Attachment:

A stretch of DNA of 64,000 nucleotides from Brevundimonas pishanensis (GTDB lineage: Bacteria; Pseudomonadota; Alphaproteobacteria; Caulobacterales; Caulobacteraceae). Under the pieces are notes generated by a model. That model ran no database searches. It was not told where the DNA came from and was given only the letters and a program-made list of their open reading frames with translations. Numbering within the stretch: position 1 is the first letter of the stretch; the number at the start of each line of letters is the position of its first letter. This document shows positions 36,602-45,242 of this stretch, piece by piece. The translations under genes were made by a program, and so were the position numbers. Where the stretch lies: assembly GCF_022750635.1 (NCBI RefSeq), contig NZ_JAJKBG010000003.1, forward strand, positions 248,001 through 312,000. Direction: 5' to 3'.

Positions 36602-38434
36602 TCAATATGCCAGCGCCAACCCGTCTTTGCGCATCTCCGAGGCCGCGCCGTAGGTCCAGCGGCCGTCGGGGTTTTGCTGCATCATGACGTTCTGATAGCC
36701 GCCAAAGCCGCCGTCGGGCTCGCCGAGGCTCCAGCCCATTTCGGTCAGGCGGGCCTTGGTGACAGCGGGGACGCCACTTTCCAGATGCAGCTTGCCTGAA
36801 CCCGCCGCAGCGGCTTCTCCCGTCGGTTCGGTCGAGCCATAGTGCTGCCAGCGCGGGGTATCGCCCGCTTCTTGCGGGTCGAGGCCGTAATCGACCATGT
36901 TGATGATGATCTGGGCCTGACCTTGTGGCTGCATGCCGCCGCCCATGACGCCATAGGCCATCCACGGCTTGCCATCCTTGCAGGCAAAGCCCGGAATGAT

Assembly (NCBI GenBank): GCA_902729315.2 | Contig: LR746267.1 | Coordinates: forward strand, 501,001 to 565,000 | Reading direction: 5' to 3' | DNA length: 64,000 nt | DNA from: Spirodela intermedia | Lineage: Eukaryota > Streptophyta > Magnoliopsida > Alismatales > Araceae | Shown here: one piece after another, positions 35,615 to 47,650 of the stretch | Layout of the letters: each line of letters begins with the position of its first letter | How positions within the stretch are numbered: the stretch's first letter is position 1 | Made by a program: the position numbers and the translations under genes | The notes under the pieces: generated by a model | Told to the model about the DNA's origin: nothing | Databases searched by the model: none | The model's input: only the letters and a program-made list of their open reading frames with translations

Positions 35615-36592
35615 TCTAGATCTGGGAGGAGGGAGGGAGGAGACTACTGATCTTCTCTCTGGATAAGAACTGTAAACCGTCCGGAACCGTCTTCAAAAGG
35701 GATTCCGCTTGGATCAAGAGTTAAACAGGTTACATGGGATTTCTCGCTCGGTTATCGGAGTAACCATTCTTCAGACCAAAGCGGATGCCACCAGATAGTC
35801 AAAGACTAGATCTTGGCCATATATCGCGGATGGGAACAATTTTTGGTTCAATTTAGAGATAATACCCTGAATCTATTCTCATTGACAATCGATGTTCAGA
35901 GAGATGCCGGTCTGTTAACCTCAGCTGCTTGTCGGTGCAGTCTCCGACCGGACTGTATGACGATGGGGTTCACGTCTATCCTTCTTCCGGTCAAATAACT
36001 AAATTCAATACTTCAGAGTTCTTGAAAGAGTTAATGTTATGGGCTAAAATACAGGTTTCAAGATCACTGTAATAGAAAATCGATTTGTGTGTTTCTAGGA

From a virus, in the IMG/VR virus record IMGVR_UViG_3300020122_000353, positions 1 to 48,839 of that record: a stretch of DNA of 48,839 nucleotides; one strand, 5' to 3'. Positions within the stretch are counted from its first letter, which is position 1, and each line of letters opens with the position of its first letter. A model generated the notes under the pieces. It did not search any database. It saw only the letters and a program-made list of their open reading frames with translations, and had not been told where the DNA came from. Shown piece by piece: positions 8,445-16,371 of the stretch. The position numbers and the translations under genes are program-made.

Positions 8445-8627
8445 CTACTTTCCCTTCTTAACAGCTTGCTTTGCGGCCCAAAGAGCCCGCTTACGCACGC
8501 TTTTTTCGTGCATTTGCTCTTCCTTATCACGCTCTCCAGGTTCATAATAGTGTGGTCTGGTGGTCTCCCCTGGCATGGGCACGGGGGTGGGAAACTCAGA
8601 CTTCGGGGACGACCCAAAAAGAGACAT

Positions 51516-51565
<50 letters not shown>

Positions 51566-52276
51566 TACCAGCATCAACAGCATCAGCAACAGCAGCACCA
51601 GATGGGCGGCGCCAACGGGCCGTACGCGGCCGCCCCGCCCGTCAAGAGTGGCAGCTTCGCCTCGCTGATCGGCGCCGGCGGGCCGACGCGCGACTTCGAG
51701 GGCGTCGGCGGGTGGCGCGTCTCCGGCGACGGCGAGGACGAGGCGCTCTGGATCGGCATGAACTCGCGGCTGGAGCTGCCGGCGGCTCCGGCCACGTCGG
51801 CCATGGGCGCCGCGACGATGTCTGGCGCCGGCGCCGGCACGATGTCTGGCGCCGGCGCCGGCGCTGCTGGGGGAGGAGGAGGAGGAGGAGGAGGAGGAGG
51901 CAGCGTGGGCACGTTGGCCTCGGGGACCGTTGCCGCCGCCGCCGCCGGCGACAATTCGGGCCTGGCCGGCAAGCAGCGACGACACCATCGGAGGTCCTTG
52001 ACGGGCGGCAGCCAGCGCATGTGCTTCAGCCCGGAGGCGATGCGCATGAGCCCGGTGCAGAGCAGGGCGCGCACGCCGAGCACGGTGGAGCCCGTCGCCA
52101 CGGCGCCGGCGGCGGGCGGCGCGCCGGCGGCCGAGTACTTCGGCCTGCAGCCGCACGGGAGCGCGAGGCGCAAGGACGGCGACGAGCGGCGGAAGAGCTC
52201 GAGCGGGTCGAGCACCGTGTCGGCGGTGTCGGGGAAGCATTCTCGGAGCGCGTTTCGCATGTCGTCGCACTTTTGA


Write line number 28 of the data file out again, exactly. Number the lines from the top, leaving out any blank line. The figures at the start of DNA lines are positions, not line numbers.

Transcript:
52101 CGGCGCCGGCGGCGGGCGGCGCGCCGGCGGCCGAGTACTTCGGCCTGCAGCCGCACGGGAGCGCGAGGCGCAAGGACGGCGACGAGCGGCGGAAGAGCTC